Nepra seeks NTDC report on outage that hit KP, Punjab

ISLAMABAD: The National Electric Power Regulatory Authority (Nepra) has taken serious notice of the ,eight-hour-long power breakdown, in the northern part of the country on May 16, and has asked the National Transmission and Dispatch Company (NTDC) to submit a detailed report on the circumstances that caused the widespread blackout.

The power regulator said this was the second major power shutdown this month, which had affected public life and “has once again exposed the fragile stability and reliability of the system”. It added that it reflected a poor state of affairs at the NTDC.

Also read: ,Herald: Gridlocked – how power is lost in Pakistan’s distribution lines,

The power breakdown had resulted in a complete blackout of vast areas of the country in the north — Guddu to Peshawar — leaving Punjab and Khyber Pakhtunkhwa provinces without electricity for eight hours.

According to Nepra, there had been a similar blackout on May 1, after the NTDC’s 220kW transmission lines tripped, affecting four Chashma nuclear power plants which caused a generation loss of around 2,100MW in the north.

Regulator says second major breakdown this month has exposed system’s weaknesses

The regulator said they had reviewed the prevailing situation in respect of poor performance on the part of the NTDC’s transmission network. It added that they had directed the dispatch company to provide a complete report on the unforeseen circumstances that had caused a blackout on May 16.

The electricity transmission system split into north and south regions due to tripping at around 9:28am on May 16, and power was restored to most parts of Punjab and KP by 5:13pm after major power generation plants gradually increased their input to the national grid.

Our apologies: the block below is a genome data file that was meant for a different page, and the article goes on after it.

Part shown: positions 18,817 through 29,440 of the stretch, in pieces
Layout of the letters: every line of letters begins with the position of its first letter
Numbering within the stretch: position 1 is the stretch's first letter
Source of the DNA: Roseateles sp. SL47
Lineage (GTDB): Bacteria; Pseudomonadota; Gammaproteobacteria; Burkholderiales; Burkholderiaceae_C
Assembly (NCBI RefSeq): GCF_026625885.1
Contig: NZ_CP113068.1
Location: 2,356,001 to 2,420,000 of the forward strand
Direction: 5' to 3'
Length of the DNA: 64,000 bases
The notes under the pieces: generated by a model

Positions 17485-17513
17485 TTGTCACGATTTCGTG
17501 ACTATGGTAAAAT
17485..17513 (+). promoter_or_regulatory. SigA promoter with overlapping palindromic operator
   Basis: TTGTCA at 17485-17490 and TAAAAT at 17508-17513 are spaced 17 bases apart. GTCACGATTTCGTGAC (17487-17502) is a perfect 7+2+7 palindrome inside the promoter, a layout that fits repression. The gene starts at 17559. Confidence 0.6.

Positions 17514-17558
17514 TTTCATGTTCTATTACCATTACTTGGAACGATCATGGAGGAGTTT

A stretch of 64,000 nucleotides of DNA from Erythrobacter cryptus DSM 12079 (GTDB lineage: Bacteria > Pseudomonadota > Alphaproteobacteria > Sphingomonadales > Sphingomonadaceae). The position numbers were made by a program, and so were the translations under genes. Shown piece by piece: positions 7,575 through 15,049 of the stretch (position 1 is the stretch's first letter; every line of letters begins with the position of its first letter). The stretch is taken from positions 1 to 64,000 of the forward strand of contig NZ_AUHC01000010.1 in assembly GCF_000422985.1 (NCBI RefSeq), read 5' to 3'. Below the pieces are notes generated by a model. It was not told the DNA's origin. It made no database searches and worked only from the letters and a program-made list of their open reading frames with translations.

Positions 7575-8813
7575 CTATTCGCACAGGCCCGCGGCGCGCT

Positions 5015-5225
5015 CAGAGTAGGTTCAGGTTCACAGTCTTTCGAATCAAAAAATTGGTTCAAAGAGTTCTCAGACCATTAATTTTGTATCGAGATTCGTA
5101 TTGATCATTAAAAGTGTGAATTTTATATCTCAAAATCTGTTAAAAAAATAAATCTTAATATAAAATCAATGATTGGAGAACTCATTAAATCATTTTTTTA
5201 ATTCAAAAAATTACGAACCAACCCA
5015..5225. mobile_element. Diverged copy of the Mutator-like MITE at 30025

The power division of the Ministry of Energy had reported that according to the initial report, the 500kV transmission line from Guddu to Rahim Yar Khan had tripped, following another tripping of the 500kV Guddu-DG Khan line. This had caused an increased load on the 500kV Guddu-Muzaffargarh transmission line (from 733 MW/72 MVAR to 1559 MW/717 MVAR) as recorded at the 500kV Muzaffargarh end, which also tripped, causing a fall in frequency on the entire system and power failure across Guddu to Peshawar.

The southern part of country from Guddu onwards, including Sindh and Balochistan, had remained largely unaffected. The power division has constituted a committee, led by one of its additional secretaries, to ascertain the causes of tripping, the process of restoration and suggestions to avoid such an incident in the future.

Published in Dawn, May 18th, 2018

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Via DAWN.com

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